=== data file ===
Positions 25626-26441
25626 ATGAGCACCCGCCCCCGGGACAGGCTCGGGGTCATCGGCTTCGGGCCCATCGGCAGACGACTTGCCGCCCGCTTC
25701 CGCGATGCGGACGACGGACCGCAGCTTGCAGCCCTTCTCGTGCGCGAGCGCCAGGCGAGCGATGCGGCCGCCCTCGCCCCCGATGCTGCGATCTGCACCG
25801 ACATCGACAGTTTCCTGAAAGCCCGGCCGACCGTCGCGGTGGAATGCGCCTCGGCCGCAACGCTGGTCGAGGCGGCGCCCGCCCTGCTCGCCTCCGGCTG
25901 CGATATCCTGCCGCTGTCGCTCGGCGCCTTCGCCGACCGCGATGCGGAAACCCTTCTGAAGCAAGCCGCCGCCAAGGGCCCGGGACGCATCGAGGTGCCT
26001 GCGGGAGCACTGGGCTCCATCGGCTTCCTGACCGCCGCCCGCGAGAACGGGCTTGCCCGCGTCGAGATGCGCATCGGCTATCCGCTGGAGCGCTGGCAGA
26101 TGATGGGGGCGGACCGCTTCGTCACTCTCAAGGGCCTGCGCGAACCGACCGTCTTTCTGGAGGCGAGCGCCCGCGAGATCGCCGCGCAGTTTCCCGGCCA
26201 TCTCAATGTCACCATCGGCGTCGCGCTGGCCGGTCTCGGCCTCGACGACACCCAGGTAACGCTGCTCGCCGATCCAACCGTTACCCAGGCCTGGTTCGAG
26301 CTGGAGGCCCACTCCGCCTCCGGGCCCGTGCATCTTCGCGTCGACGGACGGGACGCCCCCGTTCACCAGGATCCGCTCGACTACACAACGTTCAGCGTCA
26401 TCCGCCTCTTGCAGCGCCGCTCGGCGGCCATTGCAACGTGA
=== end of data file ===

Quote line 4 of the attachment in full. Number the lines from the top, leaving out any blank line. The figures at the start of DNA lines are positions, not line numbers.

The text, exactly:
25801 ACATCGACAGTTTCCTGAAAGCCCGGCCGACCGTCGCGGTGGAATGCGCCTCGGCCGCAACGCTGGTCGAGGCGGCGCCCGCCCTGCTCGCCTCCGGCTG